The Chief Justice of Nigeria, CJN, Justice Walter Onnoghen, is sad over complaints concerning “horrific” incidents of Police brutality, inordinate arrest, detention and extortion of innocent Nigerians by security agents.
Onnoghen has, therefore, directed Chief Judges of the 36 States and the Federal Capital Territory (FCT) to compel Chief Magistrates to conduct an inspection of Police Stations or other detention centres within their territorial jurisdiction.
In a statement he issued Thursday, the CJN maintained that such incidents have assumed frightening proportions in recent times to warrant the intervention of the judiciary.
He bemoaned that Magistrate Courts across the country are currently overwhelmed with cases of such brutality, inordinate arrests and detention of citizens.
“I have observed, and received several complaints of the horrific incidents of police brutality, inordinate arrest, detention and extortion of innocent Nigerians by Officers across the country.
“These incidents have assumed frightening proportions in recent times. The Magistrate Courts are currently overwhelmed with cases of such brutality, inordinate arrests and detention of citizens.
“As we approach election year, it is imperative that we curb these excesses through the instrumentality of the statutory powers of the courts.
“The Administration of Criminal Justice Act (ACJA) has given Magistrates oversight functions over Police Stations in their Jurisdictions”, read the statement which was signed by media aide to the CJN, Mr. Awassam Bassey.
Besides, Justice Onnoghen stressed that section 34 (1) of the ACJA empowers Chief Magistrates or any Magistrate designated by the Chief Judge of a State, to conduct an inspection of police stations or other place of detention within his territorial jurisdiction other than prison, on monthly basis.
According to him, section 34 (2) of the Act further provided that during such visit, the Magistrate could call for, and inspect the record of arrest; direct the arraignment of the suspect; where bail has been refused, grant bail to any suspect where appropriate if the offence for which the suspect is held, is within the jurisdiction of the Magistrate.
“In the above, I hereby direct as follows: The Chief Judge of every state of the nation, including the Federal Capital Territory, shall direct Chief Magistrates, and, where there is no Chief Magistrate within the Police Division, designate any Magistrate for that purpose, to, at least, every month, conduct an inspection of Police Stations or other places of detention within his territorial jurisdiction other than prison.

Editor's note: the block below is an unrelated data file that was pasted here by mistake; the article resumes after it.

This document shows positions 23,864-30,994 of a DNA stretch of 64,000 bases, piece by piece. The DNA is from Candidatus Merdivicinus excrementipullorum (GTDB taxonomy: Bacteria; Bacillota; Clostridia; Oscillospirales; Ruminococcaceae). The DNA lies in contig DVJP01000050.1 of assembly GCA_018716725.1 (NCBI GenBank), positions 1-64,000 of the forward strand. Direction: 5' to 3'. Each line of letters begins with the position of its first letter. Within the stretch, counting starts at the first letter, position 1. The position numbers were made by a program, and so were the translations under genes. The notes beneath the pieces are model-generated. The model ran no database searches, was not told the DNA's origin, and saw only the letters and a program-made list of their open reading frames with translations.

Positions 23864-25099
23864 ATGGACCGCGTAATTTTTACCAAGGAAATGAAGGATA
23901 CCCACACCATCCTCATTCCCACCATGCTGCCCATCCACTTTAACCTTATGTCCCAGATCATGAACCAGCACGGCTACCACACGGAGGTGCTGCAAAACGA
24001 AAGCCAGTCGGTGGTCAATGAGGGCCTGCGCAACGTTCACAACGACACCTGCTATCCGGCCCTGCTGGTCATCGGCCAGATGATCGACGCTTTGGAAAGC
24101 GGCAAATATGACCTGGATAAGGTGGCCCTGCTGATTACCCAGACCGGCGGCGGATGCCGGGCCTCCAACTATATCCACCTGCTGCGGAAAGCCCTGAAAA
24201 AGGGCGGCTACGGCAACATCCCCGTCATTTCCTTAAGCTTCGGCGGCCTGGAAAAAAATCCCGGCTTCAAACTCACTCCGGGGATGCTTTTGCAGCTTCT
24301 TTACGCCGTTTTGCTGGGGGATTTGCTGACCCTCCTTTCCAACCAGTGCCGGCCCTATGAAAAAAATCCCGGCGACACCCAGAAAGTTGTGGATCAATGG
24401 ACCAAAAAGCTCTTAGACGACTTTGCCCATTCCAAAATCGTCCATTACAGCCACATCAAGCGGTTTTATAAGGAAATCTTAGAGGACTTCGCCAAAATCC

“The Chief Judge of every state of the nation, including the Federal Capital Territory, shall put in place appropriate mechanisms to ensure compliance with the above provisions of the Administration of Criminal Justice Act,” the statement added.
In a related development, the CJN, on Thursday, directed heads of courts to make Practice Directions that will dissuade litigants who institute actions without exploring the arbitration clauses in contracts.
The CJN, who gave the directive after he commissioned a new Court of Appeal Mediation Centre in Abuja, said it was high time the judiciary deployed multi-modal justice delivery that would ensure that the wheels of Justice are speeded up to meet the demands of the citizenry.
He said the overall goal of the Court of Appeal Mediation Center was to improve the efficiency in the court system, promote conflict resolution and provide more effective justice delivery in the Appellate Court.
“It is hoped that this initiative will see the Center grow to become a veritable alternative to the rigours of courts,” the CJN added.
In her address, President of the Court of Appeal, Justice Zainab Bulkachuwa, discribed the Court of Appeal Mediation Centre as first of its kind in the entire West African region.
“The Court of Appeal Mediation Centre would provide a platform that will encourage disputing parties in reaching an expeditious resolution of their disputes in good faith; and in a fair and efficient manner.
“The Centre will improve access to justice, user confidence in the court system, lighten the Court’s docket and invariably afford the conventional Court ample time for such matters or issues that are best solved through litigation.
“This is a giant stride in the right direction as Appellate Courts in countries like America, Canada, Australia, India, Singapore, and Mauritius have already achieved phenomenal successes in that regard.
“I wish to humbly appeal to members of the Bar to give Appellate mediation in this Court their maximum cooperation. We must bear in mind that our primary objective as officers in the Temple of justice is to do justice; and that justice delayed is justice denied.”